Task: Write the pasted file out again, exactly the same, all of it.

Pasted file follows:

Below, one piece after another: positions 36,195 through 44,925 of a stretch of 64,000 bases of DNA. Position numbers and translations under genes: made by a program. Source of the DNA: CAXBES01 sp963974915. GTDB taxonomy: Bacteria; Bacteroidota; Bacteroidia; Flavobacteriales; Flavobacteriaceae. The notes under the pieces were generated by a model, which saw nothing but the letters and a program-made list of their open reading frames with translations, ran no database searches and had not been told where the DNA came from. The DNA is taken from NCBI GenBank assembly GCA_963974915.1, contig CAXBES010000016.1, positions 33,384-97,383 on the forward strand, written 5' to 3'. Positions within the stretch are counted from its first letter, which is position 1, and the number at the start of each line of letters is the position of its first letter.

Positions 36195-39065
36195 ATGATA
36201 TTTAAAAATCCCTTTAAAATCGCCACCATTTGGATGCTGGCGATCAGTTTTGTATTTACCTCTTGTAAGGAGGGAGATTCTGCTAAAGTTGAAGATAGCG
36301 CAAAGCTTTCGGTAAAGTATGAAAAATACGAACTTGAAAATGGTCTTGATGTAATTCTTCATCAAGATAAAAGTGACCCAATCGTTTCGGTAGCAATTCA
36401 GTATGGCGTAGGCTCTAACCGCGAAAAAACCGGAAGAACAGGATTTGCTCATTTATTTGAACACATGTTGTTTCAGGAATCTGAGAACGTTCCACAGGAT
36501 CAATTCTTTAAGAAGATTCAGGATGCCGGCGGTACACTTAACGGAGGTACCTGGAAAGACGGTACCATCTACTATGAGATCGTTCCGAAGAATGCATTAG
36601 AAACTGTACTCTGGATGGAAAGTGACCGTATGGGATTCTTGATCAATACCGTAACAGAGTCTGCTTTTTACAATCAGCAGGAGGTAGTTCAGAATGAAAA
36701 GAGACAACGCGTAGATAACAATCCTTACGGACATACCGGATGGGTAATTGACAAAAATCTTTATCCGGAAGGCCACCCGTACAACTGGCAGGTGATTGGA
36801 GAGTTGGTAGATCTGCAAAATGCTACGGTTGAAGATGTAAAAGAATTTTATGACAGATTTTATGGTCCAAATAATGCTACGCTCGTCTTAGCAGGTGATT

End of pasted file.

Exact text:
Below, one piece after another: positions 36,195 through 44,925 of a stretch of 64,000 bases of DNA. Position numbers and translations under genes: made by a program. Source of the DNA: CAXBES01 sp963974915. GTDB taxonomy: Bacteria; Bacteroidota; Bacteroidia; Flavobacteriales; Flavobacteriaceae. The notes under the pieces were generated by a model, which saw nothing but the letters and a program-made list of their open reading frames with translations, ran no database searches and had not been told where the DNA came from. The DNA is taken from NCBI GenBank assembly GCA_963974915.1, contig CAXBES010000016.1, positions 33,384-97,383 on the forward strand, written 5' to 3'. Positions within the stretch are counted from its first letter, which is position 1, and the number at the start of each line of letters is the position of its first letter.

Positions 36195-39065
36195 ATGATA
36201 TTTAAAAATCCCTTTAAAATCGCCACCATTTGGATGCTGGCGATCAGTTTTGTATTTACCTCTTGTAAGGAGGGAGATTCTGCTAAAGTTGAAGATAGCG
36301 CAAAGCTTTCGGTAAAGTATGAAAAATACGAACTTGAAAATGGTCTTGATGTAATTCTTCATCAAGATAAAAGTGACCCAATCGTTTCGGTAGCAATTCA
36401 GTATGGCGTAGGCTCTAACCGCGAAAAAACCGGAAGAACAGGATTTGCTCATTTATTTGAACACATGTTGTTTCAGGAATCTGAGAACGTTCCACAGGAT
36501 CAATTCTTTAAGAAGATTCAGGATGCCGGCGGTACACTTAACGGAGGTACCTGGAAAGACGGTACCATCTACTATGAGATCGTTCCGAAGAATGCATTAG
36601 AAACTGTACTCTGGATGGAAAGTGACCGTATGGGATTCTTGATCAATACCGTAACAGAGTCTGCTTTTTACAATCAGCAGGAGGTAGTTCAGAATGAAAA
36701 GAGACAACGCGTAGATAACAATCCTTACGGACATACCGGATGGGTAATTGACAAAAATCTTTATCCGGAAGGCCACCCGTACAACTGGCAGGTGATTGGA
36801 GAGTTGGTAGATCTGCAAAATGCTACGGTTGAAGATGTAAAAGAATTTTATGACAGATTTTATGGTCCAAATAATGCTACGCTCGTCTTAGCAGGTGATT